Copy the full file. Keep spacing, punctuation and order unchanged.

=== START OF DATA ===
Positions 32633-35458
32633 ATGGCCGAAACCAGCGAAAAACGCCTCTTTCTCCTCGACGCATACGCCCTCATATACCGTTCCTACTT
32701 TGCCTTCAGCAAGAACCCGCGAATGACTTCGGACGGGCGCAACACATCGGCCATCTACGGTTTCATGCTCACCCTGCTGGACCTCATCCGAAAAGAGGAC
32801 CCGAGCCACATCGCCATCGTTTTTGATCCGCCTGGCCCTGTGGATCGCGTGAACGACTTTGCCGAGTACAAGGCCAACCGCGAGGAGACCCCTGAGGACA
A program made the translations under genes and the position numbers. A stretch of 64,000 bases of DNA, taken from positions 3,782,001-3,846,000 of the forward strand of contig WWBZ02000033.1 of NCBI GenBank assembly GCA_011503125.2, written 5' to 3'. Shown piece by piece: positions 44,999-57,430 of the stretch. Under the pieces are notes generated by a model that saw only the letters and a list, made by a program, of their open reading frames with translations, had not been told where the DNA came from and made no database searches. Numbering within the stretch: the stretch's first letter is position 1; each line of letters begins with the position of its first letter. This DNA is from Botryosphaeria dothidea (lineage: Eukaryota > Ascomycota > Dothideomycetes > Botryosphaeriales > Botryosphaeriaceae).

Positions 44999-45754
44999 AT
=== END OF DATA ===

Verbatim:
Positions 32633-35458
32633 ATGGCCGAAACCAGCGAAAAACGCCTCTTTCTCCTCGACGCATACGCCCTCATATACCGTTCCTACTT
32701 TGCCTTCAGCAAGAACCCGCGAATGACTTCGGACGGGCGCAACACATCGGCCATCTACGGTTTCATGCTCACCCTGCTGGACCTCATCCGAAAAGAGGAC
32801 CCGAGCCACATCGCCATCGTTTTTGATCCGCCTGGCCCTGTGGATCGCGTGAACGACTTTGCCGAGTACAAGGCCAACCGCGAGGAGACCCCTGAGGACA
A program made the translations under genes and the position numbers. A stretch of 64,000 bases of DNA, taken from positions 3,782,001-3,846,000 of the forward strand of contig WWBZ02000033.1 of NCBI GenBank assembly GCA_011503125.2, written 5' to 3'. Shown piece by piece: positions 44,999-57,430 of the stretch. Under the pieces are notes generated by a model that saw only the letters and a list, made by a program, of their open reading frames with translations, had not been told where the DNA came from and made no database searches. Numbering within the stretch: the stretch's first letter is position 1; each line of letters begins with the position of its first letter. This DNA is from Botryosphaeria dothidea (lineage: Eukaryota > Ascomycota > Dothideomycetes > Botryosphaeriales > Botryosphaeriaceae).

Positions 44999-45754
44999 AT